“There is nothing to gloss over. We all, the Federal Government, the intelligence services, the international community, have misjudged the situation. The speed with which the Afghan security forces have withdrawn, capitulated, neither we nor our partners nor our experts foresaw that far,” Maas said.
US intelligence analysts had predicted it would likely take several more weeks before Afghanistan’s civilian government in Kabul fell to Taliban fighters. But on Sunday, after encroaching toward the city, the militants took control of the presidential palace and ousted Afghan President Ashraf Ghani fled the country.
Germany was one of several countries who took the decision on Sunday to move its embassy to a section of the Hamid Karzai international airport currently under military control, and is still in the process of evacuating staff from the country.
Speaking on Monday, Maas said 1,900 of Germany’s 2,500 local workforce in Kabul have now been evacuated from the country, adding that the government would be looking to help evacuate Afghan human rights activists and families who have worked alongside German companies.
“We have already brought 1,900 of the 2,500 local forces to Germany, we have now expanded this circle due to the developments,” Maas said.
US soldiers stand guard as Afghan people wait at the Kabul airport on August 16. (Wakil Kohsar/AFP/Getty Images)
There are approximately 2,500 US troops at the airport currently, Pentagon press secretary John Kirby said during an off-camera briefing on Monday.
Over the next 24 hours, the Department of Defense expects additional forces to arrive “from both the 82nd Airborne Division and battalions from a marine expeditionary unit,” Kirby said. Once those additional forces arrive, there will be about 3,000 US troops at the airport by tomorrow, he said.
The rough number, in the next two or three days once additional forces that have been authorized by Secretary of Defense Lloyd Austin arrive at Hamid Karzai International Airport (HKIA), will be about 6,000 US troops.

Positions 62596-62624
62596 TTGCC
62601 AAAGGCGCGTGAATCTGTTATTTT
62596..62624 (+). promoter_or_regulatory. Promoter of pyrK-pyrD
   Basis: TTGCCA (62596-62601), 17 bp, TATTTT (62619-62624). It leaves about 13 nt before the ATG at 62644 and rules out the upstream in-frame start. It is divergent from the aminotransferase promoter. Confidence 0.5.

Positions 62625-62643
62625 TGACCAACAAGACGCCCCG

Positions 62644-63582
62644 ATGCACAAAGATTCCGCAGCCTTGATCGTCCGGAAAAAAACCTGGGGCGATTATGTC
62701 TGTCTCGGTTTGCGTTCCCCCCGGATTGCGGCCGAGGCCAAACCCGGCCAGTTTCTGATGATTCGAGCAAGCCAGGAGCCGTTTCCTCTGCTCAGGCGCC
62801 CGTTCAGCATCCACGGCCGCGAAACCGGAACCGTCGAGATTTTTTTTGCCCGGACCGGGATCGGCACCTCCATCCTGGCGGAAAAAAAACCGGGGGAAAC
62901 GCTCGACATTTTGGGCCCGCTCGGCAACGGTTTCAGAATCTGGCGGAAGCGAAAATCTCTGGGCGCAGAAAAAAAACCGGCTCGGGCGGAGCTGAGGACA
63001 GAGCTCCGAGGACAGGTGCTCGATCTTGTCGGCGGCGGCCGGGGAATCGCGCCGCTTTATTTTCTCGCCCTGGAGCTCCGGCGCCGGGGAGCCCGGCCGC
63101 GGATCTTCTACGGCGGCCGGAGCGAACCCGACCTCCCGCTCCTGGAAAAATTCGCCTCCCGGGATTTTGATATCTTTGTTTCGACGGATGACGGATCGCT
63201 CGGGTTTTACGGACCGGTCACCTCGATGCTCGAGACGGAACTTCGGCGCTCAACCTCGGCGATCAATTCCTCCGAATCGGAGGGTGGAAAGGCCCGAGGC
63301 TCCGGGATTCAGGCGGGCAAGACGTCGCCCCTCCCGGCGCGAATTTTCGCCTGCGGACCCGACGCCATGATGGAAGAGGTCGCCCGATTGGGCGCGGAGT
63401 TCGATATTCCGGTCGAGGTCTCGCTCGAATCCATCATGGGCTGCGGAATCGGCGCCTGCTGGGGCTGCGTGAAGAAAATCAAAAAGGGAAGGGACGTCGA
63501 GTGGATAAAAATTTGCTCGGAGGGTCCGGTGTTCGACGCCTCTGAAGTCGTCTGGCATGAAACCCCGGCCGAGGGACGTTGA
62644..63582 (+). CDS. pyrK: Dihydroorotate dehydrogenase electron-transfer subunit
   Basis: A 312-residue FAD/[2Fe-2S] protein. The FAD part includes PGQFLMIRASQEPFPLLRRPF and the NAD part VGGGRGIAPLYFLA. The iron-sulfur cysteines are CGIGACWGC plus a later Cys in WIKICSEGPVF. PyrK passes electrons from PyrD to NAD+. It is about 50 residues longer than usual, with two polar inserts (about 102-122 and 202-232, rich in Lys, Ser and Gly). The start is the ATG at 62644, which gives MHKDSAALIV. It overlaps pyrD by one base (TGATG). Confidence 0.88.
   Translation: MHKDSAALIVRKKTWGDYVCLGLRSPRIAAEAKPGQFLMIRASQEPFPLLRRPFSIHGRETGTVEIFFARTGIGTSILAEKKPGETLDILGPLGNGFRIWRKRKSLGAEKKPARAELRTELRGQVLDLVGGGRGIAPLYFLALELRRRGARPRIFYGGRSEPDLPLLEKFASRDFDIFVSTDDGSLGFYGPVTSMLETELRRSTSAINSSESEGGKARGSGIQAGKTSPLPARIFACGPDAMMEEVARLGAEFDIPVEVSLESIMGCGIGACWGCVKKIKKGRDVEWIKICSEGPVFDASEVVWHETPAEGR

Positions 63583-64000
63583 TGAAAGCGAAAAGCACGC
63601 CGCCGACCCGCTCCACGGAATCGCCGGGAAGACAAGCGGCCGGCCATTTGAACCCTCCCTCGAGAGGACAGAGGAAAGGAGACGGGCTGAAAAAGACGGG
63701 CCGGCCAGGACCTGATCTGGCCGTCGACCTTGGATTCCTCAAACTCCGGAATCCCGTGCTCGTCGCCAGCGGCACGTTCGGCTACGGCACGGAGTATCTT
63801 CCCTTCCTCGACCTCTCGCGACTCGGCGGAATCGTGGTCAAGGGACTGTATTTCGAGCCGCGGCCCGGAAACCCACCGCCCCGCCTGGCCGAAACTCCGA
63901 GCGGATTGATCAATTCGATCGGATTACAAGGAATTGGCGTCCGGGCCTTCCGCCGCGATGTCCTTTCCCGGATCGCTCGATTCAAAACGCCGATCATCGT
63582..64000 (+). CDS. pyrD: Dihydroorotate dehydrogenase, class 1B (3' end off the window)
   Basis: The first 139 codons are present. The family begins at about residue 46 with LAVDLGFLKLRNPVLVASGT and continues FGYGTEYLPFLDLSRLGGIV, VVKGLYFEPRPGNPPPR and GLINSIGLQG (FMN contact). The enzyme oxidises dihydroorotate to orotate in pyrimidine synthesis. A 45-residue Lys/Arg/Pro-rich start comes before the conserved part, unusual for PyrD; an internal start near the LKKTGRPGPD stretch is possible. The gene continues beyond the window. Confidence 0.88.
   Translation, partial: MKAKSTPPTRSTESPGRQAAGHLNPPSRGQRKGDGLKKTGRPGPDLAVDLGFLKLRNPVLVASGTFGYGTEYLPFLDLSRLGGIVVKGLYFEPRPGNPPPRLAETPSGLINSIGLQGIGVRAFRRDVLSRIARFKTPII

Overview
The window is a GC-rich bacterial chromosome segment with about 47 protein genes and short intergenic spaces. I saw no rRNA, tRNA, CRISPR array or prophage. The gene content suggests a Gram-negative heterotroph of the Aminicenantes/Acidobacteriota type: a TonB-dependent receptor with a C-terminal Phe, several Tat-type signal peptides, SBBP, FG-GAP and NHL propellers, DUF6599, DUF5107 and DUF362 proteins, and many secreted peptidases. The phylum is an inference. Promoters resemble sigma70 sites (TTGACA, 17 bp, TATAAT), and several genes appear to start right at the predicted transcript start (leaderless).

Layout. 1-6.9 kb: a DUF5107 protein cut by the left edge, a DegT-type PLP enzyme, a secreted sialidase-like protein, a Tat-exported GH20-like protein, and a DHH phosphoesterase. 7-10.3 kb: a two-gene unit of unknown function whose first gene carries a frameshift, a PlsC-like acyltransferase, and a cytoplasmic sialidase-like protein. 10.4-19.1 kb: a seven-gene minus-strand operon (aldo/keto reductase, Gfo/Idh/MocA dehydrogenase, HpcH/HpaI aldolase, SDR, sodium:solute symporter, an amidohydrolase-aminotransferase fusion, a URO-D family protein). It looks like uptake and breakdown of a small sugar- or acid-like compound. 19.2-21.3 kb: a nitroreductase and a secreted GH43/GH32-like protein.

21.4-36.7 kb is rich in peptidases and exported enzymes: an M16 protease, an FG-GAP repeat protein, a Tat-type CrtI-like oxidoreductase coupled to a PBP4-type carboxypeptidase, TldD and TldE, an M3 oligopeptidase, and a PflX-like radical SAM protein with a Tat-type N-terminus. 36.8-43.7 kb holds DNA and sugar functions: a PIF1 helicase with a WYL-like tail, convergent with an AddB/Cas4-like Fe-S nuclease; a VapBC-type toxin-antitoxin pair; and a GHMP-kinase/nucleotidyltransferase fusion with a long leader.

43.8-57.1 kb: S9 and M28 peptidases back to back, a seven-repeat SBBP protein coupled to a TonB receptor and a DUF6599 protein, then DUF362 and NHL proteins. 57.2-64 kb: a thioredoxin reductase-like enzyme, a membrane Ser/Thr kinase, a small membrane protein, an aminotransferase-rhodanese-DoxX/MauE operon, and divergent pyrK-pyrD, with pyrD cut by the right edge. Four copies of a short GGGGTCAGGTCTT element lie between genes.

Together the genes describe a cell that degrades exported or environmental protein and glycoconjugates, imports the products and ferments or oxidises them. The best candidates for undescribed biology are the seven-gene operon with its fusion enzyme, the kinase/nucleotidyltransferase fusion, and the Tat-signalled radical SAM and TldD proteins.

“Two to three days from now, we’re still looking at roughly 6,000. Again, the secretary authorized the third battalion now to go in, but I think we still think the numbers will roughly shake out to around 6,000,” Kibry said.
“We will continue to expand our security presence as needed,” Kirby said.
Austin authorized a third battalion of the 82nd Airborne Division brigade combat team that was headed to Kuwait to head to HKIA airport instead.
“They will flow in immediately and they will be there in coming days,” Kirby said.
There were two security incidents at the Hamid Karzai International Airport airfield “involving armed individuals shooting at US forces,” Pentagon press secretary John Kirby said during an off-camera briefing on Monday.
“In two separate incidents, US forces did respond to hostile threats, and that resulted in the death of two armed individuals,” Kirby said.
Kirby reiterated that while the mission at HKIA airport is “not offensive,” US forces “have the inherent right of self-defense.
The Pentagon press secretary said that “there is no indication” that the two Afghans who were shot and killed during this incident at Hamid Karzai International Airport were Taliban.
Kirby said the incident occurred “within the last 24 hours.”
Kirby also said there has been “some preliminary indications that there may have been one” US military member “wounded,” but Kirby said he could not confirm it yet.
Farzana Kochai (CNN via Skype)
Farzana Kochai, who was serving as a member of the Afghan parliament, says she doesn’t know what comes next – for both the structure of the new government and her freedoms as a woman in Afghanistan.
“There has been no clear announcement about the form of the government in the future – do have parliament in the future government or not?” she said.